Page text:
The Executive Brain: Frontal Lobes and the Civilized Mind


Elkhonon Goldberg


Oxford University Press






Click here to purchase
All sales commission goes to charity


< Back to list


The Executive Brain is a truly great book but a challenging read. The author, Elkhonen Goldberg is clearly an extremely clever man and, like all great scientists, his thoughts move beyond the somewhat arbitrary boundaries of science and into the realms of philosophy. This is not surprising as the subject of the book is the frontal lobes of the cerebral cortex, arguably the part of the brain that, above all others, sets man apart from other animals.

Oliver Sacks, who wrote the foreword compares the book to the works of Edelman and Damasio in addressing "how nature and culture interact, and how brain and mind produce each other".

The book begins by providing an interesting insight into Goldberg's background in communist Russia. He was fortunate to study for his doctorate under the great neuropsychologist Alexander Luria at the University of Moscow, but he knew that as a Jew his future opportunities would be limited. He therefore faced a dilemma, if he were to be regarded as an asset to the state he would not be allowed to emigrate, on the other hand, he was committed to his research. In the end he decided to deliberately sabotage his academic work, leave the university and take a lowly job as a hospital porter. It worked and he was granted a visa to emigrate to the United States. The rest, as they say, is history.

Playing this intricate and contradictory game, he explains, was the most intricate game he has had to play in his life, employing the sort of cunning and insights into the minds of others that only the frontal lobes can provide.

Goldberg describes the frontal lobes as providing the "executive functions" - a link to all the other functions of the brain at a cognitive level. He draws an analogy with the conductor of an orchestra, who is interested in the totality of the music, but not responsible for playing or being able to play any particular instrument. In this way he suggests that everything we might ever care about - what makes us human - is mediated by the frontal lobes.

Goldberg draws a distinction between different types and levels of consciousness. He points out that even people with significant damage to the frontal lobes exhibit consciousness, but it is restricted to the type of consciousness found in lower-order animals, the type that enables them to eat, sleep, reproduce, move around and so on. The type of consciousness that exists in the frontal lobes is that which enables humans to perceive themselves in the context of their past, what I call "narrative consciousness".

As Goldberg points out, not only does this higher-level consciousness provide us with a historical context for our lives, but it also influences our thinking as humans, to a much greater extent than any other species, are guided by previously accumulated knowledge. In effect, the older and more knowledgeable we get, the more set in our ways we become.

This raises the question of right and left hemisphere differentiation as, the left hemisphere is generally thought to be more logical and structured and the right hemisphere more freewheeling and holistic. Goldberg reinforces this view by drawing a distinction between novelty and routine. In his view, the left hemisphere of the frontal lobe deals more with routine while the right deals with novelty. Thus, the right frontal lobe plays a key role in learning as all new things are novel to begin with. He also notes that right hemispheral damage is relatively more debilitating when it occurs in children as more of their experiences are novel, in the case of adults, left hemispheral damage is relatively more debilitating.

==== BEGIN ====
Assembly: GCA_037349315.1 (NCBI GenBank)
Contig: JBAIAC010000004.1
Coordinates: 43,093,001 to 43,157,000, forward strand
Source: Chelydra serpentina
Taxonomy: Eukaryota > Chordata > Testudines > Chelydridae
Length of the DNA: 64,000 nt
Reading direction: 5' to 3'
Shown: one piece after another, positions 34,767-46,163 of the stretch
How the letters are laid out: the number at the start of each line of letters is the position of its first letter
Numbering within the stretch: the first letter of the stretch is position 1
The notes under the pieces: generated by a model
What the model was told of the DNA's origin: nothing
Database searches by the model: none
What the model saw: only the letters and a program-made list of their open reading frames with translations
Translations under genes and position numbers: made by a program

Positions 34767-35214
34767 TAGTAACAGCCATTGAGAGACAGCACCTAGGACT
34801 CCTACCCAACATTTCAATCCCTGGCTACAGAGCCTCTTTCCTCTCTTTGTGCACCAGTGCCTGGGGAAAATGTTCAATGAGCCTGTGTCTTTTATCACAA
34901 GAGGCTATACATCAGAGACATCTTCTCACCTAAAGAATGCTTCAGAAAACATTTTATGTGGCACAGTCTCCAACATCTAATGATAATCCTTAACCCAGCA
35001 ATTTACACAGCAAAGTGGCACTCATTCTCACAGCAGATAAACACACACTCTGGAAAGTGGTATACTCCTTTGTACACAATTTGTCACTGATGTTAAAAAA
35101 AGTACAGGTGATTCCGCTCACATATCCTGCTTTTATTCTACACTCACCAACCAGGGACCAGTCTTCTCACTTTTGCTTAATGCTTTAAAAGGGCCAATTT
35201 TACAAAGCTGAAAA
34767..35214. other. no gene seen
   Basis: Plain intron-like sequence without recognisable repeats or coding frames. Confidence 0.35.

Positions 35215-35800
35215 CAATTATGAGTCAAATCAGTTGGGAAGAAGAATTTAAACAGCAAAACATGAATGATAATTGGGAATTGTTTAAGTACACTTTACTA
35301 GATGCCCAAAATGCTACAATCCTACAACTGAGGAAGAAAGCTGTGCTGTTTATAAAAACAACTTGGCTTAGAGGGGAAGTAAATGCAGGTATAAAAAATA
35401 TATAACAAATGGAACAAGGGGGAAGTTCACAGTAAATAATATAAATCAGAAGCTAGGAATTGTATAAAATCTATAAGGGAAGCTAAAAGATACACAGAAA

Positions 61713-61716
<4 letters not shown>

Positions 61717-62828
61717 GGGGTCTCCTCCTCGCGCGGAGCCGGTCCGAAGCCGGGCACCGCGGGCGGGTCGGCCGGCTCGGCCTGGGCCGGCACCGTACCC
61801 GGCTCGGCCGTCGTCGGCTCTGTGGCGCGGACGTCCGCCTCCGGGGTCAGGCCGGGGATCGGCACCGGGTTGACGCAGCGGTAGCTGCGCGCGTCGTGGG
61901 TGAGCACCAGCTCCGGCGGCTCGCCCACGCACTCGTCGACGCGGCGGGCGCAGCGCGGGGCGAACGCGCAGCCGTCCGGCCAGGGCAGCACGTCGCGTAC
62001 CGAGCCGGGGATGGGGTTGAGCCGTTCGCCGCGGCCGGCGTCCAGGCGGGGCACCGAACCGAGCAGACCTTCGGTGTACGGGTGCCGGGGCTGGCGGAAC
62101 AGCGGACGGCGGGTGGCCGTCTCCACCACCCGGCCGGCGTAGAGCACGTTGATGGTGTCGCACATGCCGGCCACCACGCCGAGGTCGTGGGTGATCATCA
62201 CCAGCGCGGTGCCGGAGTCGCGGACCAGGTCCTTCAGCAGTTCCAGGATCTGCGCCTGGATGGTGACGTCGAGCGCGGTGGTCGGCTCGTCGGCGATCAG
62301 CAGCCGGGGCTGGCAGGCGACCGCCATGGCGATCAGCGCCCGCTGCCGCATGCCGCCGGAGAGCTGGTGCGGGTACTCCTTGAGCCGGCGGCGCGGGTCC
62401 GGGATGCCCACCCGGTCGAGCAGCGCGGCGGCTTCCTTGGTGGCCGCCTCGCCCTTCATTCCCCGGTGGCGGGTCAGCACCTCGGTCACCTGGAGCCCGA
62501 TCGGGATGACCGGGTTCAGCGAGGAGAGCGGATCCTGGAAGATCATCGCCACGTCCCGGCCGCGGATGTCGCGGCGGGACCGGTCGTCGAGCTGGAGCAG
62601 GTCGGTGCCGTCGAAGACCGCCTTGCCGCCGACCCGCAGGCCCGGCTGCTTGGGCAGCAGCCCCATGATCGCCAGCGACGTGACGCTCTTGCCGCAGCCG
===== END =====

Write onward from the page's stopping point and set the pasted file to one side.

In the context of Brain Dominance, this is not to say that children are "right-brained" and adults "left-brained", simply that the learning process places greater emphasis on the right frontal lobe when learning or encountering new experiences.

In the final chapter Goldberg makes the huge conceptual leap of comparing the evolution of the human brain to the development of human society, man-made processes and institutions. As he says; "Each is characterized by a transition from the modular principle of organization to the distributed, gradiental principle. At a highly evolved stage of this process, a system of "executive" control emerges, to help rein in the prospect of anarchy and chaos, which paradoxically increases with the increase of any system's complexity."

Ho goes on to suggest that in the future brain science may be able "to offer its own heuristic metaphors to shed light on other complex systems, including society".

While I can see Goldberg's point, I do not believe that we can attribute cause and effect to the relationship between brain structure and organisational structures in society, but the question is intriguing.

In conclusion, The Executive Brain provides a great collection of well-described personal and clinical observations that offer an engaging and informative overview of the frontal lobes as the part of the brain that enables our humanity. A heavy read, but well worth the effort.

Published January 2009